This is a very important way to prevent hackers from reinfecting your computer. When security flaws (or vulnerabilities) are found in software, drivers, or programs, developers issue security patches to fix them. But obsolete or old software won’t have the security patches to defend against the latest threats in 2022, and it will allow cybercriminals to find ways to inject malware into your computer. Developers keep your computer safe by issuing updates and patches for the exploited software — so the only way you’ll be able to stay protected is to make sure you have the most recent versions of them.

There also are tools that you can download and use to help you stay 100% safe. Antivirus suites like Avira can scan your entire PC for issues, including obsolete software, drivers, or operating system files. My favorite thing about Avira’s feature is that it can automatically update any old software for you.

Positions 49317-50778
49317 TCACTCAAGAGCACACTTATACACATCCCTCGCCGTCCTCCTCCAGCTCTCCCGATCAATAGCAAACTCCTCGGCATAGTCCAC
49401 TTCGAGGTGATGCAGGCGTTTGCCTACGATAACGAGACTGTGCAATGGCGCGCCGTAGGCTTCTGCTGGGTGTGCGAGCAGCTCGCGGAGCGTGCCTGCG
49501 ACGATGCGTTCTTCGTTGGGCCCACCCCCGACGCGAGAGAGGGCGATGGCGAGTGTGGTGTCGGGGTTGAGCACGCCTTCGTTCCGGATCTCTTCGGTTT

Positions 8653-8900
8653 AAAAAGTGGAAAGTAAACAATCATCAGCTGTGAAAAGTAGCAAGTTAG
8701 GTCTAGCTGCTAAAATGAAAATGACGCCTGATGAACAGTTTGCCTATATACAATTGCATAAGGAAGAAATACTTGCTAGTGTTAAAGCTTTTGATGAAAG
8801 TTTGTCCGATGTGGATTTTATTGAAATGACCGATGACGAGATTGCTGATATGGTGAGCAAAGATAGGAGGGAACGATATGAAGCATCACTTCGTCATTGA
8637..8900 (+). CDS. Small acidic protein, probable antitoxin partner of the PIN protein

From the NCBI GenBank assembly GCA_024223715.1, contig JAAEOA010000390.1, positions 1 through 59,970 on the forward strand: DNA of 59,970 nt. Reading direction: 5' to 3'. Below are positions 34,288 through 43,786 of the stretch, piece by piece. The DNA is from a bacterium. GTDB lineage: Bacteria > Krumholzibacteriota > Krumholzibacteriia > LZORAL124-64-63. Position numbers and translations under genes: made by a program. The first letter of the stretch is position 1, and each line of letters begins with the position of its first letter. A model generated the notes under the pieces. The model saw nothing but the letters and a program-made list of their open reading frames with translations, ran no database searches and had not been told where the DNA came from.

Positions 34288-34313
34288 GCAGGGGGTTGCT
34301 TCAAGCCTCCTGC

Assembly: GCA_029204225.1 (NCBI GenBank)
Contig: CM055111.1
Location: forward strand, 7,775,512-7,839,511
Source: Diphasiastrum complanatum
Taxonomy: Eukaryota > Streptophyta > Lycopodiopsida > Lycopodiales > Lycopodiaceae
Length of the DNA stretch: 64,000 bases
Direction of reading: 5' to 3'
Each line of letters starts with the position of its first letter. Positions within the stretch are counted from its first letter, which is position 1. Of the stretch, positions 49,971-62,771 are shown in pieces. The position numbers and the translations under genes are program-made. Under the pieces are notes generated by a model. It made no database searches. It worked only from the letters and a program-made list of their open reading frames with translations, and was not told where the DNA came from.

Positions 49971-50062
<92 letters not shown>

Another way of making sure your entire device is updated is to see if your apps include an auto-update option. Most apps have an auto-update feature, which triggers an app to download an update when you first open the app, and some apps that run in the background may allow the software to download an update on its own. To enable this feature, you either have to select “allow the application to update automatically” when first installing the app or look in the application’s settings to see if it allows you to enable this feature.

Don’t Download Suspicious Files